Appearing at a Colorado gun show and rally on Saturday supporting the recall election of gun control advocate and state Senate President John Morse (D), Republican blogger and Internet radio host Dana Loesch took the stage with a unique, weaponized cover of Dr. Martin Luther King, Jr.’s “I Have A Dream” speech.
“On my way here this morning flying in from St. Louis, I thought of a civil rights leader,” Loesch said. “He made a very impassioned speech, a historic speech, in front of the Lincoln Memorial in Washington. I too have a dream. I have a dream that one day we as law-abiding, God-fearing, America-loving, Second Amendment-exercising gun owners will be judged on the strength of our character and not the content of our magazines!”
Loesch was airlifted in to the “Farewell to Arms” rally by weapons-maker Magpul along with 20,000 extended magazines carrying 20-30 bullets each, which the company donated to benefit a group that claims to be running the recall effort. That effort recently turned in more than twice the number of signatures needed to land on the district’s ballot if they’re confirmed. Opponents say the group resorted to bringing in outside consultants and paying people to sign the petition.
Magazines that carry more than 15 bullets were outlawed by the state in a law that took effect Monday, but the magazines at Saturday’s gun show were sold just before the deadline and are therefore still legal.
“I too have a dream!” Loesch continued. “I dream that one day our lawmakers will leave us alone! Let us do what we want! Stay out of my gun case! Stay out of my bank account! Stay out of my bedroom! Stay out of my church! Stay out of my business! I’ll carry what I want to carry!”
Video of her speech was not published by Loesch’s website, which instead featured footage of her helicopter landing. In additional footage provided to Raw Story by a source who initially asked to remain anonymous but was later credited as a volunteer for with ProgressNow Colorado, Loesch announced that the proceeds from the event were going to a group called “Free Colorado,” which hopes to recall Sen. Morse. The organization’s website claims it is a “nonprofit” group registered in Colorado, but “Free Colorado” is not yet registered among the state’s charitable organizations.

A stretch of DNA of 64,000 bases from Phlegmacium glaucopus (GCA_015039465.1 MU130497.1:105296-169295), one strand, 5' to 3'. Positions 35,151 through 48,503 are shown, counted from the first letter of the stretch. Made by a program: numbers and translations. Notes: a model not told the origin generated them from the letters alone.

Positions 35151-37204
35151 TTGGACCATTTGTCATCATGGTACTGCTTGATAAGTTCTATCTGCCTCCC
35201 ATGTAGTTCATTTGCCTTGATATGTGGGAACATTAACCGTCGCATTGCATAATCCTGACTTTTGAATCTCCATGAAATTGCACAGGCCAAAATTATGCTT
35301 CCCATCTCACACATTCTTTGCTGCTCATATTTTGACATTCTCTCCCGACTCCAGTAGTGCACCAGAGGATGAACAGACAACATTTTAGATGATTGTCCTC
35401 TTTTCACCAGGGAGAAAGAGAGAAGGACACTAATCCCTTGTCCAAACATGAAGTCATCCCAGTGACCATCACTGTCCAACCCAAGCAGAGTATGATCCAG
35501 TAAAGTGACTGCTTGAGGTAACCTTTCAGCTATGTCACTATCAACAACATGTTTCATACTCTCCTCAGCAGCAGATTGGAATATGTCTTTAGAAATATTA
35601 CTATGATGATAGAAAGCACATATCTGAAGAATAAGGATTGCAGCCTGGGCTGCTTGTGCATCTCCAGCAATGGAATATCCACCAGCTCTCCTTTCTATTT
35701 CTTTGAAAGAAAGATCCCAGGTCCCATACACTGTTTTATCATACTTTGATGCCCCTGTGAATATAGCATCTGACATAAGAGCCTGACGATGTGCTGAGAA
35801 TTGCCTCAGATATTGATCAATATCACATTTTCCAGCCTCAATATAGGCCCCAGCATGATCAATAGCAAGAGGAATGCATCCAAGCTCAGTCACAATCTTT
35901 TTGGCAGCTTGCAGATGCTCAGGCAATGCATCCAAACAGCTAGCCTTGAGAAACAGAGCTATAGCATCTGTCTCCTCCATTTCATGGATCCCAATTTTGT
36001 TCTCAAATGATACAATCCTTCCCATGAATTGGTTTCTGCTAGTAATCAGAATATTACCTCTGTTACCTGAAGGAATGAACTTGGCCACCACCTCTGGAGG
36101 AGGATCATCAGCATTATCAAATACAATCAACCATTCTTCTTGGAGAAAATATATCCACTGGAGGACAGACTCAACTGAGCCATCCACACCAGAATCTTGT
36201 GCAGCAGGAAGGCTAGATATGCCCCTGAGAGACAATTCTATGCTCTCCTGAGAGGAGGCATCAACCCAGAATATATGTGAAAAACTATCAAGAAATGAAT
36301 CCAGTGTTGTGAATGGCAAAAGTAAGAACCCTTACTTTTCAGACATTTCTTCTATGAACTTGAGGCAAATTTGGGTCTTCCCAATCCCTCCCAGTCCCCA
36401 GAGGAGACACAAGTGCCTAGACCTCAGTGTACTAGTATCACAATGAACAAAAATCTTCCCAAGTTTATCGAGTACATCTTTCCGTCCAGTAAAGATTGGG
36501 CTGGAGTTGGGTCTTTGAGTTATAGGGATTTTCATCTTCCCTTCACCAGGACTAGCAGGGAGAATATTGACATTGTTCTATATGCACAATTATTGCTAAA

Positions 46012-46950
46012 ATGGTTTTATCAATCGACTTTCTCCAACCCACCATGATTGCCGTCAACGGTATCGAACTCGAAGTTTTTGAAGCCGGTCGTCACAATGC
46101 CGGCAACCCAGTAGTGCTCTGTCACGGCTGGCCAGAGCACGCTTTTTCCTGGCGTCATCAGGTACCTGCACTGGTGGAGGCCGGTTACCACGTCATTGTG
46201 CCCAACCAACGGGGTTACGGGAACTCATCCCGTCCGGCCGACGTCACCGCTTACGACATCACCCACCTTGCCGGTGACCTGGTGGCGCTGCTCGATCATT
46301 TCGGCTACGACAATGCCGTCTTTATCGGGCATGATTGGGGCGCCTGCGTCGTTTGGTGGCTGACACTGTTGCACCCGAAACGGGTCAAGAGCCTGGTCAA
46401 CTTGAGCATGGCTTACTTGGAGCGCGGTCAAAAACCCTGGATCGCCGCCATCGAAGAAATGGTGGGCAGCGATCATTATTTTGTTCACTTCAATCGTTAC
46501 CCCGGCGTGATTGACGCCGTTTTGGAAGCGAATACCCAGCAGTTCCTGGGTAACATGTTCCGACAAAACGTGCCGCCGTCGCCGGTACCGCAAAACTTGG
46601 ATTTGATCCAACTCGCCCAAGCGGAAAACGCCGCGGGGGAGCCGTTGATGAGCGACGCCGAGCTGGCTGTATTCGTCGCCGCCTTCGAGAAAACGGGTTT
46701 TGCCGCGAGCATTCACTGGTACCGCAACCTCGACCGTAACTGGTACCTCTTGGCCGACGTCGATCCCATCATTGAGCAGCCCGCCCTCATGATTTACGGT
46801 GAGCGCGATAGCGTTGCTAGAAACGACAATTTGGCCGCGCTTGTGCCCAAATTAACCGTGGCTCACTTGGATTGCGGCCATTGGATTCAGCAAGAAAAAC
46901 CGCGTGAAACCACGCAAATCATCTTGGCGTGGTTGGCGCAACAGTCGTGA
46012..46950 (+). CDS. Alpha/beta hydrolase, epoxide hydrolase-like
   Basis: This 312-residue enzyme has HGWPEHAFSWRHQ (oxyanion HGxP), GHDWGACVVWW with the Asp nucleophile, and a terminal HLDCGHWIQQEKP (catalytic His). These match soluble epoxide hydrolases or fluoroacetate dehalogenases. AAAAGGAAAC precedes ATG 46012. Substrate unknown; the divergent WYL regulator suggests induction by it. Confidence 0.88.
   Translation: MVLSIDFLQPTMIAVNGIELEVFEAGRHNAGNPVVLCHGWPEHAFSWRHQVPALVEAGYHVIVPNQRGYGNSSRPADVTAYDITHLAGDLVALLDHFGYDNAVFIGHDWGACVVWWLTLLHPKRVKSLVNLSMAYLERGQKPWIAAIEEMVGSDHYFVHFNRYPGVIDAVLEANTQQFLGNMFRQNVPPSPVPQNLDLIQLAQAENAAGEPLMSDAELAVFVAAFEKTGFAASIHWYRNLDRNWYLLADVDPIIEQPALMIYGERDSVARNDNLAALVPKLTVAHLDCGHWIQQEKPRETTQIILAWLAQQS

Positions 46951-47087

For Loesch, who occasionally guest hosts on Glenn Beck’s Internet TV channel “The Blaze” — and claimed in May that gun control will put black people “back on the federal plantation” — her MLK cover sounded eerily similar to the former Fox News conspiracy theorist. Specifically, it sounded heavily inspired by Beck’s words at his infamous “Restoring Honor” rally, held in 2010 on the anniversary of King’s “I Have A Dream” speech.
“This is going to be an iconic event,” Beck said, standing just two steps down from where King stood at the Lincoln Memorial. “This is going to be a moment that you’ll never be able to paint people as haters, racists, none of it. This is a moment, quite honestly, that I think we reclaim the civil rights movement. It has been so distorted and so turned upside down. It is an abomination.”
Beck later claimed on Fox News that he does not agree with the civil rights movement’s message of economic justice — yet to this day he calls his own audience “civil rights leaders” and says its up to them to “save the nation” from Democrats.
As it happens, the Colorado senator who Loesch wants recalled is elected by one of the most heavily Democratic constituencies in all of Colorado — which still holds true even after the district was redrawn to be more competitive in 2011. Senate District 11 in particular has a population that’s over 42 percent non-white, with a strong African American constituency [PDF] that Democrats count on, which played a key role in delivering the vote to Morse in 2010 by a narrow margin.
“Would King have been alive today had he been granted the right by the racist, Democrat south to own a gun? Who knows. But my point stands,” she wrote. “Gun rights are civil rights.”
This video is from Colorado’s “Farewell to Arms” rally, filmed Saturday, June 29, 2013.
David Edwards contributed to this report.
Correction: A prior version of this story mischaracterized the 2010 race for Senate District 11. The margin was much thinner than previously stated.